Scientists delve into clotting issues associated with J&J vaccine as pause disrupts local distributions
Why did six younger women — out of 6.8 million Americans who have received Johnson & Johnson’s COVID-19 vaccine — suffer an extremely rare type of blood clot?
Research from Europe suggests it might involve a confounding immune system response resulting in unusual blood clots paired with low platelets — the blood cells that, when working correctly, stop bleeding by clumping together and forming plugs. Other scientists, however, suggested the clots might signify nothing related to the vaccine at all, but rather the frequency of a rare disorder in the larger population — here, 1 in some 1.1 million.
Federal officials were drilling down on the details Tuesday, April 13, as they recommended that J&J’s one-and-done shot be removed from America’s vaccination rotation until more is understood. Though it wasn’t required, California and its counties joined much of the nation in pausing use of the J&J vaccine out of an abundance of caution, offering the two-shot Pfizer and Moderna regimens to those who had appointments for the J&J vaccine instead.
This was expected to be little more than a hiccup in California’s vaccination campaign, as Johnson & Johnson comprised just 4% of the state’s vaccine supply, according to Gov. Gavin Newsom. In Los Angeles, Orange, Riverside and San Bernardino counties, J&J is responsible for some 6% to 7% of those vaccinated so far, officials said.
Report these symptoms
All told, some 875,000 Californians have received the J&J shot. If severe headache, abdominal pain, leg pain or shortness of breath develop within three weeks of vaccination, patients should contact their doctors or seek medical care, the California Department of Public Health said.
Patients should be certain to inform their doctors that they’ve had the J&J vaccine, and clinicians should be certain to check platelet levels before treating patients for what might appear to be standard blood clots, as the treatment for this condition is very different, experts said.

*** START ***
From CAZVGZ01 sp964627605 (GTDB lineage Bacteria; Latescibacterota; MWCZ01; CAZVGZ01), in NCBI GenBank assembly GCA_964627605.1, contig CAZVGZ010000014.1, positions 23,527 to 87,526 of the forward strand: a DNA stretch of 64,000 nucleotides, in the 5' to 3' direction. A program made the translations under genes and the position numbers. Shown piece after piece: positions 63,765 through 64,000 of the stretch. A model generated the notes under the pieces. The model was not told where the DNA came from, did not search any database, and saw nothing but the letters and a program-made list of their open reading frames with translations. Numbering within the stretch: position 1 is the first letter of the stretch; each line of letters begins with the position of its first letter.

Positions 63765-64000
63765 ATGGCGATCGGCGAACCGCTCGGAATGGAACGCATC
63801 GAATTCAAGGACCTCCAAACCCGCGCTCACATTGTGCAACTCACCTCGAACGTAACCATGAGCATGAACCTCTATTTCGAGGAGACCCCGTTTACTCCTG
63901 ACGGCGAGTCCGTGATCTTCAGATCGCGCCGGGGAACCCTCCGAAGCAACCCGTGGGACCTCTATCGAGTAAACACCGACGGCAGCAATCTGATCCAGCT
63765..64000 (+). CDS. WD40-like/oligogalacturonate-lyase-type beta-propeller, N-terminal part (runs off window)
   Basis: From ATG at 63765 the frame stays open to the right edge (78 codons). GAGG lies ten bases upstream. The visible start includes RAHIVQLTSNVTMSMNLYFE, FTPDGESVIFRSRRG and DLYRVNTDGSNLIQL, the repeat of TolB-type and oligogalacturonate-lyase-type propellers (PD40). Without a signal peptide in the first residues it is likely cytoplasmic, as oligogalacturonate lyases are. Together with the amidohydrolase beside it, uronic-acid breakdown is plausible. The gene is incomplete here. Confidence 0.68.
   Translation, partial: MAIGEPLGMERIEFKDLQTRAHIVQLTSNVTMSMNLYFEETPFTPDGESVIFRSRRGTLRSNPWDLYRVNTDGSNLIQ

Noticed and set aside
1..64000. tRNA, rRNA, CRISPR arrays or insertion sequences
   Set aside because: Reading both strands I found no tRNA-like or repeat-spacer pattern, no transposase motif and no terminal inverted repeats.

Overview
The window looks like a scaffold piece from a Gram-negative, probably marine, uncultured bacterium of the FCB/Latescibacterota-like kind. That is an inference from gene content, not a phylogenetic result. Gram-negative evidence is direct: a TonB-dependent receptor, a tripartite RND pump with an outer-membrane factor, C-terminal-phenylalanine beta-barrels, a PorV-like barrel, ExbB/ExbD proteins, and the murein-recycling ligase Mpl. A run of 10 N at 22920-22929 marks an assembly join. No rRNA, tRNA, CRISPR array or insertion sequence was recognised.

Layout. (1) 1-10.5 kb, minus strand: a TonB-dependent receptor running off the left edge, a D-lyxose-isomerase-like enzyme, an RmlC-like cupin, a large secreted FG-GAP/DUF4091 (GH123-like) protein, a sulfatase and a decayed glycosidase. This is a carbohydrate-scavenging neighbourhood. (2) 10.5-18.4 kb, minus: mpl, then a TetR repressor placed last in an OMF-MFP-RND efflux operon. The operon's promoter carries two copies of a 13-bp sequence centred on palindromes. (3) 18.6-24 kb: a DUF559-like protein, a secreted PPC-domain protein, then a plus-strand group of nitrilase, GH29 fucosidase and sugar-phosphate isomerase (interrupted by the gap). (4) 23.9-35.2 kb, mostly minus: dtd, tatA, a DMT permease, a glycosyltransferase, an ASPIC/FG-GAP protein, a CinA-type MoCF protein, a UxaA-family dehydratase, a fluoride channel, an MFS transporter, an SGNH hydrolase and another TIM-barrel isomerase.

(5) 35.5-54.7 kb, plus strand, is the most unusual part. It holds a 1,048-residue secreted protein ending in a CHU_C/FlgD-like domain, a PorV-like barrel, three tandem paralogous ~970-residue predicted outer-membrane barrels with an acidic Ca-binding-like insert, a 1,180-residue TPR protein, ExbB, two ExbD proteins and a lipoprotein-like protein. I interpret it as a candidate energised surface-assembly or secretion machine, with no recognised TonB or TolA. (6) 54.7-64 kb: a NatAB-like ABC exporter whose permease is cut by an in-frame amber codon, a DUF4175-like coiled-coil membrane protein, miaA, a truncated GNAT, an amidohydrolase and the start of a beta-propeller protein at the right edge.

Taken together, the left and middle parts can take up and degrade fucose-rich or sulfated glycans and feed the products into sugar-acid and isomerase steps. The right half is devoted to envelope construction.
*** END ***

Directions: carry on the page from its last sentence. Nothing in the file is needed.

Vaccine hesitancy fears
While vaccine skeptics seized on the pause to bolster arguments that immunizations are dangerous, scientists worried that it would feed vaccine hesitancy, even if the clots turn out to have nothing to do with the vaccine at all.
“Is this a sequence of events that may be tied to the vaccines, or is this something that happens normally in the population?” asked Dr. David D. Lo, distinguished professor of biomedical sciences at UCR and director of the Center for Health Disparities Research.
“My worry is that this is it going to make people more hesitant about getting vaccinated. What if it turns out to be a random events cluster? If they weren’t random, they wouldn’t cluster — but human cognition doesn’t like to think of things that way.”
Andrew Noymer, an epidemiologist and population health scientist at UC Irvine, has that concern as well.
“The vaccines are absolutely the best thing going right now,” he said. “These incidents are quite rare — we’re talking about one in a million — and your chance of getting COVID and dying from it is worse than that. This pause is actually a sign of how conservative and careful the FDA and its European equivalent are in terms of tolerance for adverse effects, because even one in a million is enough to pause.
“But I am a little worried that this vaccine will never recover in the public’s mind, even if they review the evidence say it can resume. The vaccines get a stink on them, and the average person doesn’t delve into the details of how one is different from another.”
The J&J vaccine uses the same kind of technology as does Europe’s AstraZeneca vaccine — which has also been tied to rare but serious blood clots.
While Moderna and Pfizer use a fatty package, encasing a single strand of delicate messenger RNA, to deliver instructions to human cells on how to manufacture the virus’ spike protein, Johnson & Johnson and AstraZeneca use adenoviruses — of the sort that cause runny noses and common colds — to deliver more rugged, double-stranded pieces of DNA to do the same thing.
In all four vaccines, the immune system learns to recognize the coronavirus spike and attack if and when it encounters the real thing.
J&J’s delivery vehicle is an adenovirus that’s been modified so it can enter cells but can’t reproduce or cause illness. AstraZeneca’s uses a modified adenovirus from chimpanzees that the human immune system won’t recognize. Both are “non-replicating viral vector vaccines” and some wonder if the common adenovirus platform might play a role in the clotting issues.
“They’re both adenovirus vaccines. How much is that a factor in what’s going on?” said Dr. Timothy Brewer, UCLA Fielding School of Public Health professor of epidemiology and professor of medicine at UCLA’s David Geffen School of Medicine.
A paper published in the New England Journal of Medicine on April 9 examined 11 patients in Germany and Austria who developed serious blood clots after getting the AstraZeneca vaccine. Six died. It concluded that vaccination with the AstraZeneca vaccine can result in the rare development of immune thrombotic thrombocytopenia — a blood disorder where platelet clumps form in small blood vessels, leading to a low platelet count.